I was given an advance copy of this book in return for an honest review. My version has the UK cover with the heroine wearing a gorgeous red coat – in my head it’s the characters Sheila and Luc! Unfortunately I don’t have an image available to post of the cover here yet.
I always knew that this book would be an emotive read by its very subject it has to be. Marguerite Kaye has managed to do this and to show us the horrors of war without it being a history lesson or over dwelling on the horrors – oh they are there and they are done well – but these three stories are romances after all.
The three interlinked stories are: A Kiss Goodbye from 1914 which begins ‘our’ war in 1914 with Flora a young lady from the great house who meets the hero Geraint when he arrives with the army after her family’s home is requisitioned. I was very happy to see the hero’s surname and you’ll have to ask me if you want to know why! I enjoyed all of the stories, but this one is my least favourite I think. Perhaps as I was almost anticipating how awful the war would get before the stories concluded and although I liked Flora and Geraint I felt I connected more the the later couples and their struggles. Flora in this story has to find her own place in this terrible new world as a nurse or VAD and Geraint has to come to terms with his past and decide upon his future – if they have one. This story is all set in Scotland.
The second part is Dearest Sylvie, and picks up with the hero Robbie, Flora’s brother as he serves in France and meets his heroine Sylvie in 1916 at the peak of a series of now infamous battles across Europe. Sylvie is working in a bar to support herself but is by no means selling herself if you know what I mean. Her actions when meeting a tired and wounded Robbie are therefore more unexpected. After connecting at the bar they subsequently begin a sexual relationship that neither expected or really knows what to do with. Is there more between them or was it a mistake to act upon their attraction in the middle of a war? This story connects us to the hero and heroine by their letters a common practice at the time which is cleverly used to move the story forward as they see and miss each other over a period of time. This story is set in France and the will they/won’t they is very strong as the war rages on. Sylvie has a very tragic past due to the suffering that regions of France had in wartime and Robbie cannot know whether he will even survive the war. I really liked this couple, but my favourite were part of the final story of the three.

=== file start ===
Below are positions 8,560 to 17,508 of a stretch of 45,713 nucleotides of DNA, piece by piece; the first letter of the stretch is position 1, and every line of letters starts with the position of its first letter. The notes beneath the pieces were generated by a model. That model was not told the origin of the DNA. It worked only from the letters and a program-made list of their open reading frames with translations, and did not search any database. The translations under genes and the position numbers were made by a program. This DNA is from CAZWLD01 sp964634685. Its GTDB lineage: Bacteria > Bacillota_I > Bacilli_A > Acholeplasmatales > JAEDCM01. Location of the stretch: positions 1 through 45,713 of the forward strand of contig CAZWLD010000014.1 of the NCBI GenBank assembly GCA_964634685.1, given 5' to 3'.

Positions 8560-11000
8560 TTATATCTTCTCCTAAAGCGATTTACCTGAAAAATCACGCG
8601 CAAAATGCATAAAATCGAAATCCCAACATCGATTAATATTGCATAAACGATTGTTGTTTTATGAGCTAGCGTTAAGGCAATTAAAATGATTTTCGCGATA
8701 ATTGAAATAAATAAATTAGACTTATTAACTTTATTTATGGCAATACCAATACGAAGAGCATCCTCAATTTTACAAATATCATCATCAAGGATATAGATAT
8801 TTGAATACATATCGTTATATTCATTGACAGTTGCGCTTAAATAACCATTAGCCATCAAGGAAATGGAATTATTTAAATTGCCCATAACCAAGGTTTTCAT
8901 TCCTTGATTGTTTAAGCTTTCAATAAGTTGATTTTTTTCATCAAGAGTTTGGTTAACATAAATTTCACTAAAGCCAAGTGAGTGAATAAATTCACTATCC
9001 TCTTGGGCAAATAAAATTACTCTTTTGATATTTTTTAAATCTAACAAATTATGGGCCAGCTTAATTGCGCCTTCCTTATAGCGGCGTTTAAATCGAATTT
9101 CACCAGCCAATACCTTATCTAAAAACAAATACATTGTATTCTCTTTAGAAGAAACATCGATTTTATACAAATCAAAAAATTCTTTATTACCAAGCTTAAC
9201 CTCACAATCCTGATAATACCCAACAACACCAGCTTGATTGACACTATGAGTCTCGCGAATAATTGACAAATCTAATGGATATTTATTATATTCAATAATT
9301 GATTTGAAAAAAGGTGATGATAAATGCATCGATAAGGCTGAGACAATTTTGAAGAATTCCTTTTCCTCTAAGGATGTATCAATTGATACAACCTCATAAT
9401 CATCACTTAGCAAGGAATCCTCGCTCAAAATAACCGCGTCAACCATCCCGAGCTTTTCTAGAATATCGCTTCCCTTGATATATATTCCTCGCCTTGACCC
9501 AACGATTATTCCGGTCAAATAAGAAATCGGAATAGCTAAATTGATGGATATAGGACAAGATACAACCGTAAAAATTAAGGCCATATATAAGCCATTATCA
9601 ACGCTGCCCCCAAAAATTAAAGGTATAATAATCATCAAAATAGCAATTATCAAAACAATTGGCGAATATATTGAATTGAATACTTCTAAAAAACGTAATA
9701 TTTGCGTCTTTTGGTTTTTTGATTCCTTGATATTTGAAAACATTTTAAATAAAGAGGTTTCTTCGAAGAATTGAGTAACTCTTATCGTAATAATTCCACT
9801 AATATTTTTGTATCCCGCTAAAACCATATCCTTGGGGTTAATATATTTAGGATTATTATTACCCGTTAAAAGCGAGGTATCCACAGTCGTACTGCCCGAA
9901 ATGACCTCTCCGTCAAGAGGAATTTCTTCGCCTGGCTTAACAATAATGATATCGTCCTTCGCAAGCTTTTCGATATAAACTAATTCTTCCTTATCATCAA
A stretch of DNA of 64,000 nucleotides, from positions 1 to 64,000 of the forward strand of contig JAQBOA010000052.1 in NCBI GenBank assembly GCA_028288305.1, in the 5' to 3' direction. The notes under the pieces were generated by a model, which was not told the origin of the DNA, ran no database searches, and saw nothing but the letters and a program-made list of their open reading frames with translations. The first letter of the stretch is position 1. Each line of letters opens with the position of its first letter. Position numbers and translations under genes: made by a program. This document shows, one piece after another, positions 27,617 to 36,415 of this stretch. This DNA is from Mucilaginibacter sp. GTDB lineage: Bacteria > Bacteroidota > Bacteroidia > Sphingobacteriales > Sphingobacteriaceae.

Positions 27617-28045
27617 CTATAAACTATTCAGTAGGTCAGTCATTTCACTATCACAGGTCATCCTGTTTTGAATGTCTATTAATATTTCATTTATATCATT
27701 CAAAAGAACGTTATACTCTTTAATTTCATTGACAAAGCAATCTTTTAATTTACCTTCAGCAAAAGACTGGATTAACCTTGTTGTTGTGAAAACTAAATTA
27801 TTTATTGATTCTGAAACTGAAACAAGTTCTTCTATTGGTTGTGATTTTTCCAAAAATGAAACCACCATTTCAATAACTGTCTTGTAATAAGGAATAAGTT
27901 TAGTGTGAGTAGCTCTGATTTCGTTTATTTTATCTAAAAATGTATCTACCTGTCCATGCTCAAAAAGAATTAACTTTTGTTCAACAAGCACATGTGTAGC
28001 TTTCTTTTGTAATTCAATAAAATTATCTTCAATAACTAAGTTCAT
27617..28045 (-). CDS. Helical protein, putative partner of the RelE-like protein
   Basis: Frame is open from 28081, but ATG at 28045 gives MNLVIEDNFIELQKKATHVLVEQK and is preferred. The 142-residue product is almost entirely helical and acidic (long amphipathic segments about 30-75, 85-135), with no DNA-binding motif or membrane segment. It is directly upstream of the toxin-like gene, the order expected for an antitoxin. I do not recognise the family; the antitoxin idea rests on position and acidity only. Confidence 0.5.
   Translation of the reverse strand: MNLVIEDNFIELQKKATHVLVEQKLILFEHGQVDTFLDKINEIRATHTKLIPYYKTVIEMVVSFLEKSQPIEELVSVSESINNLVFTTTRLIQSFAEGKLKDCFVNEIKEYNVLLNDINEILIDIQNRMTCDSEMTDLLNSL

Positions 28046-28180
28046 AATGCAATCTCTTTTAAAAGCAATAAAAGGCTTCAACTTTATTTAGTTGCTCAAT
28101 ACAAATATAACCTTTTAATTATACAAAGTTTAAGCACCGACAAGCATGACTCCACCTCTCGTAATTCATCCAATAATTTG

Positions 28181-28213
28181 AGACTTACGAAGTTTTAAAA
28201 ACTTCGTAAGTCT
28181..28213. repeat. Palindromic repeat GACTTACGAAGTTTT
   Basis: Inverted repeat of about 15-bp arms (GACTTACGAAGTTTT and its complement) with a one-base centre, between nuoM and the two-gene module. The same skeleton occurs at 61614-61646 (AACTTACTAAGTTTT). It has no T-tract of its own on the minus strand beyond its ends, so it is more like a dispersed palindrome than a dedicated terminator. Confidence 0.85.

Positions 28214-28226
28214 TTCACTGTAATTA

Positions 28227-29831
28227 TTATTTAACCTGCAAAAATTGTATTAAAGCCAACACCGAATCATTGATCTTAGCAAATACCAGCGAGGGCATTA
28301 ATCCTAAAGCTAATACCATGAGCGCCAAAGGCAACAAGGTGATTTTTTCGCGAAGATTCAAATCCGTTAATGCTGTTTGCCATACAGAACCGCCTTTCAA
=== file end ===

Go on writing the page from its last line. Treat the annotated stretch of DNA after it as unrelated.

Forever With Me takes us full circle to 1918 and after briefly showing us the celebrations of the end of war in Europe via France while Sheila, friend and former servant of Flora and Robbie and Glen Massan House who left early on to become a VAD and has now experienced a taste of freedom that servants let alone women could never have dreamed of meets an attractive man when celebrating the end of the war. This of course turns out to be surgeon Luc who is not only her hero but is destined to run the new hospital at Glen Massan for badly injured soldiers and we are returned to Scotland and not a little awkward. Along with freedom Sheila has had her fingers burned and Luc has lost his wife to the war and is wary of opening his heart too. Should they and could they be together? The war is no longer keeping people apart, but society. Women’s freedom has again become curtailed and even should they want to a relationship between co-workers surely cannot be sanctioned…
I would give the final story 5 stars for the last few pages alone, which are extremely emotionally charged and 4 for the others as all are well and sensitively written and well researched. Don’t be put off by the subject, these are great stories and all of us, even now can still feel the emotional after effects of this terrible war to end all wars. All of the stories contain at least some sensual scenes. Marguerite Kaye takes a tough period in our history and does a great job with it – as she also did with her Titanic set story, which these remind me of a little. You may want to try that story next if you enjoyed these ones.
A copy of this review can also be found on my Goodreads page.